Sunday, August 21, 2016

CN 1501, Finally

RDC CN 1501
Like other railways, CN inspects its track and roadbed regularly. It does this with a combination of manual and automatic methods, such as visual inspection by foremen and inspection vehicles like Sperry rail vehicles and CN's TEST train. One vehicle I was aware of, but had never seen, was CN 1501, an RDC (Rail Diesel Car) converted to a Self-Propelled Track Geometry Car.

CN 1501 was originally a CN RDC-1, labelled D-108, built in 1958 for passenger service. As an RDC-1 it had coach seats only. All RDCs, except for the RDC-5/9, have two diesel engines driving the wheels, so they are self-propelled and have operator controls at each end.

D-108 was renumbered to CN 6108 in March 1969, then became VIA 6108 in March 1978. I'm not sure when CN acquired it from VIA but it was rebuilt into a rail test vehicle and was in service as CN 15016 in 2010. I heard it was fairly quickly renumbered to CN 1501 when it was realized that CN's dispatching software only accepted four digits for a locomotive number.

Anyway, back on July 27 2016, I heard on RailsMBSK that 1501 was in Symington yard, ready to go east on the Sprague subdivision. Since I only live about 15 minutes away from Symington, and happened to have some time, I decided to run over and see if I could grab 1501 before it got away. It's been in Winnipeg before but I was always either out of town or unable to go see it.

When I was approaching the Sprague sub, I saw a freight train coming into Symington off the Sprague. I made a guess that 1501 had already left, so I headed east on the Trans-Canada Highway.

The highway parallels the Sprague sub for at least 25km so it's a good area to chase. I was hoping to overtake the RDC before Ste. Anne where the railway diverges from the highway.

As I approached the first siding, Lorette, I saw headlights from a westbound train. I pulled over to photograph CN 2874 and 2852 running elephant-style with a mixed manifest.
CN 2874 and 2852 near Winnipeg
After grabbing the head end shot, I hit the road again. As I approached Lorette, I saw this:
CN 1501 in the Lorette siding
Score!

CN 1501 was in the siding, crawling toward the west siding switch. I snapped a few photos as it passed.
RDC CN 1501
There was a hi-rail pickup truck pulled over on the highway shoulder, and the CN foreman gave me a wave as I walked past - thanks!

They pulled through the signals and out onto the mainline, blowing the horn for the Station Road crossing as they went.
Red-nosed CN 1501
CN 1501 tested more than 25,000 miles of track in 2013. It gets around! If you search online for photos of 1501, you'll see it everywhere on CN's system.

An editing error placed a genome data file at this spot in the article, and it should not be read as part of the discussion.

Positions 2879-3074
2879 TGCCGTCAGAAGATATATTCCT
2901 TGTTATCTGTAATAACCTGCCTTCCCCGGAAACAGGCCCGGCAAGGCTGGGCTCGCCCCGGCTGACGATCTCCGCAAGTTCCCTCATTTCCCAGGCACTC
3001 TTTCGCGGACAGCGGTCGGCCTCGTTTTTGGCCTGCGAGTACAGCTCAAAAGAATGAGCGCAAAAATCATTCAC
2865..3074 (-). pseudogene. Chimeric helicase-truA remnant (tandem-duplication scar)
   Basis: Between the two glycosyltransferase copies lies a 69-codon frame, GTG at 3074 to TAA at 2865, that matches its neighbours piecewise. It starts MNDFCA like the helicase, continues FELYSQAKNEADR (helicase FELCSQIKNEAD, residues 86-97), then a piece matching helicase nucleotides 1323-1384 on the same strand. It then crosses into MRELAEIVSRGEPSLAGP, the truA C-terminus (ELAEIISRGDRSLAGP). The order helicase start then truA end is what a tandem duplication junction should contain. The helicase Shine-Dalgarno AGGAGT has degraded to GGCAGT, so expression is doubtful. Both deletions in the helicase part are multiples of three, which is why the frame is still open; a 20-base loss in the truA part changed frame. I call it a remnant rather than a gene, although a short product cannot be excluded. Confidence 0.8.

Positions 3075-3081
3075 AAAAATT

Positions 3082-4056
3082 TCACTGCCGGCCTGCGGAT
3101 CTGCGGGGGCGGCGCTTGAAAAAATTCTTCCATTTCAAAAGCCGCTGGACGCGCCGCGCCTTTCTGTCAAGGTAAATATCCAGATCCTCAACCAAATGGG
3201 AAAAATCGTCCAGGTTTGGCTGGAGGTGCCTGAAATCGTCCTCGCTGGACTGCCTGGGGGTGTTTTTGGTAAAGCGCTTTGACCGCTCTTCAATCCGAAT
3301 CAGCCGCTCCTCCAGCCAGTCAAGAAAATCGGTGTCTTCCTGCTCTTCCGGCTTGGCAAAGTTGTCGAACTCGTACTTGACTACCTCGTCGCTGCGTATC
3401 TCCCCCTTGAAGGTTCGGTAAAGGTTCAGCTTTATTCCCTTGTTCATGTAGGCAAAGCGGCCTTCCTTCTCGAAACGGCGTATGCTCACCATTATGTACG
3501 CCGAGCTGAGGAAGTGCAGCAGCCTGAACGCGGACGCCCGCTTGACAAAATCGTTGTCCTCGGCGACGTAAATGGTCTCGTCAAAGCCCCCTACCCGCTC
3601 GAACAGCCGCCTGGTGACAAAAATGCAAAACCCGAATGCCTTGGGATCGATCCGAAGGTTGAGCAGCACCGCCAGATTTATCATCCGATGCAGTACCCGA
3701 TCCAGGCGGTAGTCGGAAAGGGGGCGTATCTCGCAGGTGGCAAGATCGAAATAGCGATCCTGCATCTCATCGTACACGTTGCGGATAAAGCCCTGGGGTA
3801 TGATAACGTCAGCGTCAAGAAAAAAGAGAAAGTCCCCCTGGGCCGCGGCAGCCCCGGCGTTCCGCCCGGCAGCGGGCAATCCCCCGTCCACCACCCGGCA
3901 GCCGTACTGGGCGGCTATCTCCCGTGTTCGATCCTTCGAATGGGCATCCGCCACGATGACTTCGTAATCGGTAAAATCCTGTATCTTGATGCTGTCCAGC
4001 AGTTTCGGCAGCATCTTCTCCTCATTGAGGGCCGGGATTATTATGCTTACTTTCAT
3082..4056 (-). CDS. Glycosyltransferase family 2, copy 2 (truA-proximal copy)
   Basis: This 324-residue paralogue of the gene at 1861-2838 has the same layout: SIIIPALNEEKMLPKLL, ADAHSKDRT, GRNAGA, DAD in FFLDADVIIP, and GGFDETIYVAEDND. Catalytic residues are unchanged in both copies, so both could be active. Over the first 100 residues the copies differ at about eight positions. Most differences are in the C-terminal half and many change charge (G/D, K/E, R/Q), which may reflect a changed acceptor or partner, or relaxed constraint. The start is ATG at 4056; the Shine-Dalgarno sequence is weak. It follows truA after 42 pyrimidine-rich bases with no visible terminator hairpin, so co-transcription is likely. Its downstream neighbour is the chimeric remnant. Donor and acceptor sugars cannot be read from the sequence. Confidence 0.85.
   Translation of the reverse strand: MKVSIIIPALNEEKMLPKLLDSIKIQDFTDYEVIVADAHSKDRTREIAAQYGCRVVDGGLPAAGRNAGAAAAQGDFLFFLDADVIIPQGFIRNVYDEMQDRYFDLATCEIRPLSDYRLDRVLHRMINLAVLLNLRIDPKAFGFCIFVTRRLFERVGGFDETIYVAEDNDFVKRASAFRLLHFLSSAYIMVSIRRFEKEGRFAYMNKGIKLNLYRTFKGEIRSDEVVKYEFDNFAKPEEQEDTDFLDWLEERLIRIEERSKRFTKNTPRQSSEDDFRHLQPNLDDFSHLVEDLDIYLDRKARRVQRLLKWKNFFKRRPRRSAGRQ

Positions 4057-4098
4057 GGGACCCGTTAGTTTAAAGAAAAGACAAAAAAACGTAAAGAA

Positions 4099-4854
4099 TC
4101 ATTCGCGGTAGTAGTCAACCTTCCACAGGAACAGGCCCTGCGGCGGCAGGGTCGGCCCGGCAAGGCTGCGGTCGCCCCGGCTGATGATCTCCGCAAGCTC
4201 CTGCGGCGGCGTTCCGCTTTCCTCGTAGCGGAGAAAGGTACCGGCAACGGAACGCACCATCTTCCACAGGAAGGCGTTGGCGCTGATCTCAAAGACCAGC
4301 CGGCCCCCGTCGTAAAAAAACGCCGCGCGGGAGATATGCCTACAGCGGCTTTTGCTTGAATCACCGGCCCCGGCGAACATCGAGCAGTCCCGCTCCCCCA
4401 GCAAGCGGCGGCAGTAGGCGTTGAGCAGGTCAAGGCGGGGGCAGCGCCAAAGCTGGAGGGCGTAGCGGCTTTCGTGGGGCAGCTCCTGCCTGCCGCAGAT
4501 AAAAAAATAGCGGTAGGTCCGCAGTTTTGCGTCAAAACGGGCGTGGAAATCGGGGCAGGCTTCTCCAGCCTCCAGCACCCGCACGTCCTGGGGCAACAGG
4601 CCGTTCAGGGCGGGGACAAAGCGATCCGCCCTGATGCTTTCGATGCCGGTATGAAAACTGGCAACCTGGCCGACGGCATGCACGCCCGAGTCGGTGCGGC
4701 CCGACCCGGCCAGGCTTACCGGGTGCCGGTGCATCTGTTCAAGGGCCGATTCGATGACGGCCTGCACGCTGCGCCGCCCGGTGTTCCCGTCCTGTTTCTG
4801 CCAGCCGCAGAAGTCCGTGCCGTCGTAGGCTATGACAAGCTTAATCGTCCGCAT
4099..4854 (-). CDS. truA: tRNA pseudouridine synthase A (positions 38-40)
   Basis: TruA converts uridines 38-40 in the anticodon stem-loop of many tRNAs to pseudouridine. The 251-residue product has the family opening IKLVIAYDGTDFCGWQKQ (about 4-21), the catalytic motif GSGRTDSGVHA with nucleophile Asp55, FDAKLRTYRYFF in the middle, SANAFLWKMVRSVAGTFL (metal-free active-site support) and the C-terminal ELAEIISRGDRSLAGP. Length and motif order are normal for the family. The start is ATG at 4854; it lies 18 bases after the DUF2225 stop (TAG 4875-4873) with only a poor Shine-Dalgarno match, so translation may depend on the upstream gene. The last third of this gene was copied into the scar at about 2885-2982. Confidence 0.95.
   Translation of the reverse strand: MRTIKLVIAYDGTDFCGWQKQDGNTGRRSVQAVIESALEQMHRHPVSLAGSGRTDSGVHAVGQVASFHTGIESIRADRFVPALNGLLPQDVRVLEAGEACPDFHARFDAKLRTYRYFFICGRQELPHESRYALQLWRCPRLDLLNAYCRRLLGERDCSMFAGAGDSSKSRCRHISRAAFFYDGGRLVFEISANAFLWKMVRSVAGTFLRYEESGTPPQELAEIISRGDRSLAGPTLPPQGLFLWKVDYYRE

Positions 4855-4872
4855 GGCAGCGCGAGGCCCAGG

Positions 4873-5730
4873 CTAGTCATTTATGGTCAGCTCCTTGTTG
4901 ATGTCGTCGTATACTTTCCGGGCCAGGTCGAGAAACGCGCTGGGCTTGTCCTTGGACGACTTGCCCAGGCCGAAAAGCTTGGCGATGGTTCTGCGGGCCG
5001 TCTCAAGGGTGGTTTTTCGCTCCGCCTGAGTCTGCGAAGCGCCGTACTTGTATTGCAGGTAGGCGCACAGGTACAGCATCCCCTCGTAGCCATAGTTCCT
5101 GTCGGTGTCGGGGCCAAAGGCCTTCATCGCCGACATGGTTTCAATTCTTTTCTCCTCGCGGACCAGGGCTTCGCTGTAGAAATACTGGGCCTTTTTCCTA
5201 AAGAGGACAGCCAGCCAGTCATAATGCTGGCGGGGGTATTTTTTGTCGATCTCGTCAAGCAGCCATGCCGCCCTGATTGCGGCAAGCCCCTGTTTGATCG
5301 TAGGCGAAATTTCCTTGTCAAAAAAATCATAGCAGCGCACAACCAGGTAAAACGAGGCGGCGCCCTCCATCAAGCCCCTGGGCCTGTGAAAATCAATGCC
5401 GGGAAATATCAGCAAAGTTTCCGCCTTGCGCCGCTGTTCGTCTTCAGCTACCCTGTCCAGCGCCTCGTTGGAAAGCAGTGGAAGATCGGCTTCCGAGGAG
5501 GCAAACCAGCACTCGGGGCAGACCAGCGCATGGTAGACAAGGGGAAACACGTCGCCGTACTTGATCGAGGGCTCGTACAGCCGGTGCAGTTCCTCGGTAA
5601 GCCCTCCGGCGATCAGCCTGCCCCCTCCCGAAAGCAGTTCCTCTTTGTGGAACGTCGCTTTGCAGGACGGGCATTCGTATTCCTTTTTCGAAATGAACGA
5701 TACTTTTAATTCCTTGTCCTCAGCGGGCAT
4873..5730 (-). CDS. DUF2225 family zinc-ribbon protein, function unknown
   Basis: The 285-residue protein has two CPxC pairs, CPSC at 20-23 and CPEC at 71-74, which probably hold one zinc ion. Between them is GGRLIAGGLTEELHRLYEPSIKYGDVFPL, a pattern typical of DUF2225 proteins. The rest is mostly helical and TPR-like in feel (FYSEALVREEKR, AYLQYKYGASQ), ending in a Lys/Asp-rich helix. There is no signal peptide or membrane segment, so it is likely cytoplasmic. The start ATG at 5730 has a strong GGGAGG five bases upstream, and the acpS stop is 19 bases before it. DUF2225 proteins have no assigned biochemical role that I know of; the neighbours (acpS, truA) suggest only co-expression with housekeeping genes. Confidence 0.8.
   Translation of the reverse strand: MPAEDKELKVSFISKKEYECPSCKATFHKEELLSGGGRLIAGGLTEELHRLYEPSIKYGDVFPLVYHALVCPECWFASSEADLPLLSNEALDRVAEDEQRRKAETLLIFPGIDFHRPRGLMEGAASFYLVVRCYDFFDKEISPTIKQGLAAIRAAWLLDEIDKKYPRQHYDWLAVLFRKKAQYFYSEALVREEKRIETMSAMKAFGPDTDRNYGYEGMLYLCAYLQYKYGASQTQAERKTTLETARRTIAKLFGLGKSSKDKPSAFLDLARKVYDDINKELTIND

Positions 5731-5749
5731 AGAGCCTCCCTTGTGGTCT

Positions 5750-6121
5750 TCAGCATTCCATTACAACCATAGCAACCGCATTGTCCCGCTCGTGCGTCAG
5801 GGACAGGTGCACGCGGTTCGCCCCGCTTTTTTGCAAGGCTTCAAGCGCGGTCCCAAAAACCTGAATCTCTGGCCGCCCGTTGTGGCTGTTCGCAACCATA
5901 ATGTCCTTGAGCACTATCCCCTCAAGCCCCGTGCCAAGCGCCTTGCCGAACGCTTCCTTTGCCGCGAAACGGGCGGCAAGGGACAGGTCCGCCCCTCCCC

CN 1501, and partner rail car CN 15008 (not self propelled), both collect rail profile data at one foot intervals. The kind of data they collect is the gauge of the track (distance between the parallel rails), superelevation, curvature, alignment, surface, and wear data. Here's an example, taken from a CN presentation at a 2014 Heavy Haul Seminar (PDF).
Example rail profile data, from CN
The raw data is processed through Holland's Rangecam software to produce various reports. This can result in immediate slow orders being issued to CN for any serious defects, and reports are used in planning maintenance for coming weeks and months.

Rail defect cars are known for leaving a trail of slow orders behind them! It's good, because they are finding issues that can be corrected before a serious accident occurs.

After CN 1501 was on the main line, the RTC lined the switch for the main and 1501 took off. I took a little video with my phone. The engineer gave me a nice toot on the horn as they passed!


I chased them down to the other end of the Lorette siding and grabbed this iPhone shot of them passing the work crew at the east end of the siding.
CN 1501 approaching the signals at Lorette's east end
So, finally, I caught CN 1501. One more off my list!
CN 1501 departing
See also:



8 comments:

BW Bandy said...

There is nothing like the thrill of the hunt.

Steve Boyko said...

You have that right! Some of my best train memories are from chases and unexpected discoveries.

Michael said...

It's always worthwhile when you earn your first shots of something elusive. This is a rare sighting. Nice work.

Karl A. said...

Cool catch! I should use this as motivation to finish my model of the 1501.

Steve Boyko said...

Thanks Michael!

Steve Boyko said...

I look forward to seeing it on your blog, Karl! :)

Taylor Woolston said...
This comment has been removed by the author.
Taylor Woolston said...

I actually shot pictures of CN 1501 on the west leg of Portage Junction back in May 2014, but I didn't even know until today! I forgot about it, but good thing the images were safe!